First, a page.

Too many left behind as government misses historic opportunity
People hit the hardest by the COVID-19 pandemic will be left behind by a recession that Treasurer Josh Frydenberg labelled a “once-in-a-century shock”. The Brotherhood of St. Laurence (BSL) believes the federal government’s budget has missed an historic opportunity to bring all Australians along in the recovery from COVID-19.
While BSL was happy to see a focus on youth employment and training, the Morrison Government has offered very little support to others in need.
“This budget falls drastically short for Australians doing it tough,” says BSL Executive Director, Conny Lenneberg. “The government showed great leadership during this pandemic with initiatives like JobKeeper and the Coronavirus Supplement. But even though this crisis is far from over, the supplement has now been cut. People around the country still need help to rebuild their lives.”
“Those who are relying on income support have been given no certainty that they won’t be back on $40 a day come January, even though the government’s own predictions show unemployment will still be above 8% at the end of this calendar year. This lack of certainty means unemployed Australian parents don’t know how they’ll cover their rent and budget beyond Christmas,” said Ms Lenneberg.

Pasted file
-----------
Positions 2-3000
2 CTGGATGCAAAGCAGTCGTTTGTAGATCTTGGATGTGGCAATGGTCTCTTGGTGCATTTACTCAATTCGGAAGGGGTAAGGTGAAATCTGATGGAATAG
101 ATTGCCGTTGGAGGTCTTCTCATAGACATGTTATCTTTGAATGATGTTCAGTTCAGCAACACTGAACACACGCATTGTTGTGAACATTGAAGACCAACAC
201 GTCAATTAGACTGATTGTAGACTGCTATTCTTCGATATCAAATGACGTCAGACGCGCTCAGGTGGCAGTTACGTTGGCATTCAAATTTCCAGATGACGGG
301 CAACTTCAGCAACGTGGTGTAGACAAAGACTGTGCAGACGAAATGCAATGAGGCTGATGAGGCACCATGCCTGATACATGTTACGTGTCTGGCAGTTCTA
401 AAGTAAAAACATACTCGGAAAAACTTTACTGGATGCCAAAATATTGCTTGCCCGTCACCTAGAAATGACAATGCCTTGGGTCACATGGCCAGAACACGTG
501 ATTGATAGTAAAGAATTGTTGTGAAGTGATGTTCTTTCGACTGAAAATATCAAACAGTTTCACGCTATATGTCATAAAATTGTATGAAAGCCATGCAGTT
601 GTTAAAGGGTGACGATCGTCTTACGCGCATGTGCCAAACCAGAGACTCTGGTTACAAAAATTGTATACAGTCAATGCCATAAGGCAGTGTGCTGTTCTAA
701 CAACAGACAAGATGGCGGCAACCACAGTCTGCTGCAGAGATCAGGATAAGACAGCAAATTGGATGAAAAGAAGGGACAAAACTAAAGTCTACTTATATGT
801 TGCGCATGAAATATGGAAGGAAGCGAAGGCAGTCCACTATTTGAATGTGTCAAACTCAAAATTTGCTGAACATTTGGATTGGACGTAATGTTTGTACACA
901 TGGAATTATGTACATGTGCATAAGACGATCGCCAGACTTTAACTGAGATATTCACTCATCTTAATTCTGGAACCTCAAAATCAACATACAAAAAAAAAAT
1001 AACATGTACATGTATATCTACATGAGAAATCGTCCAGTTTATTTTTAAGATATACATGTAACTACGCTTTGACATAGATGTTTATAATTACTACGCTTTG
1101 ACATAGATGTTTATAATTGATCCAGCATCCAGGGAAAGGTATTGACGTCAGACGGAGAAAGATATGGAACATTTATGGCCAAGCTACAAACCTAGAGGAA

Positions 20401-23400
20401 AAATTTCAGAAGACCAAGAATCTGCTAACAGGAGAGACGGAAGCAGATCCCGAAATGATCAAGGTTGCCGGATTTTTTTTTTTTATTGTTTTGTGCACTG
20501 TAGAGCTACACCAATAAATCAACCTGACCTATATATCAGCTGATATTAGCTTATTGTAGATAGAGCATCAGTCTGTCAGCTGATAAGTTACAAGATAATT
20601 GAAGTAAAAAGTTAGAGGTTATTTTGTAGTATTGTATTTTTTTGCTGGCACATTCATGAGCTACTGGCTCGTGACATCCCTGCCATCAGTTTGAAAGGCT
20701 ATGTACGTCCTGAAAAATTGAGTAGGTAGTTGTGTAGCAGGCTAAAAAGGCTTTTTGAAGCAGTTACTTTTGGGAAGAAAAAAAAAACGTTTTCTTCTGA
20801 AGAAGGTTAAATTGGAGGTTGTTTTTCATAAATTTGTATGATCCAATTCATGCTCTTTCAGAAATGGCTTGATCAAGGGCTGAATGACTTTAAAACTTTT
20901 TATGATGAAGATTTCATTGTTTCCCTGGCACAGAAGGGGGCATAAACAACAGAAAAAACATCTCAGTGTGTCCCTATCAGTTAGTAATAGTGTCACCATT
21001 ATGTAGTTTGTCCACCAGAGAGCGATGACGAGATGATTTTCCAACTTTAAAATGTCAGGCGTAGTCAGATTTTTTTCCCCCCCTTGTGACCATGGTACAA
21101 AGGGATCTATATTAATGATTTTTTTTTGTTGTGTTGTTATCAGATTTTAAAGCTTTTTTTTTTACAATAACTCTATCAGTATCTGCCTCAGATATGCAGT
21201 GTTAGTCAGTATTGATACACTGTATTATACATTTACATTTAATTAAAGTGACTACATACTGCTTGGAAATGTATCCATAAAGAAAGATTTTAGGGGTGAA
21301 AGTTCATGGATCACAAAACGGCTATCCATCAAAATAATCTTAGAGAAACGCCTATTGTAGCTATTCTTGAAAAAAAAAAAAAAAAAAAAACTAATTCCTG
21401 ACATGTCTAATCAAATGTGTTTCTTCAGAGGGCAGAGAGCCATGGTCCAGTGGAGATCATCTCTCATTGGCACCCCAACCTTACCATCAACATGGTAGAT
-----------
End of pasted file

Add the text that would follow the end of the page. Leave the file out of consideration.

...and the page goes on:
“The Treasurer said in his speech that ‘This is what it means to look after one’s fellow Australian’. But millions of people are not being looked after by this budget. When we look at the most disadvantaged groups, like single mothers and their children, there is nothing in this budget that would make them feel that anyone has their back,” said Ms Lenneberg.
The Parliamentary Budget Office revealed that the share of women JobSeeker (the former Newstart) recipients caring for children skyrocketed from 7.4% in 2007 to 27.3% in 2019. This will only be made worse by the recession. That’s why BSL believes this budget should have addressed the rate of social security payments. The Coronavirus Supplement was a lifeline for millions of people, but since it was slashed at the end of September, millions have been pushed back below the poverty line.
“It is alarming that at a time when 1.6 million Australians are relying on JobSeeker to get by, the government can hand down a budget that doesn’t talk about social security,” says Ms Lenneberg.
BSL is calling for a permanent adequate increase to JobSeeker and the establishment of an independent Social Security Commission to set, monitor and review social security payment rates, much like the one that determines the rate of pay for politicians.
“It’s time to take the politics out of social security,” says Ms Lenneberg. “Making sure this country’s most disadvantaged people can get back on their feet is far too important.”
The Brotherhood of St. Laurence is a social justice organisation working to prevent and alleviate poverty across Australia.
Media inquiries: Bridie Riordan, 0491 159 256, Bridie.Riordan@bsl.org.au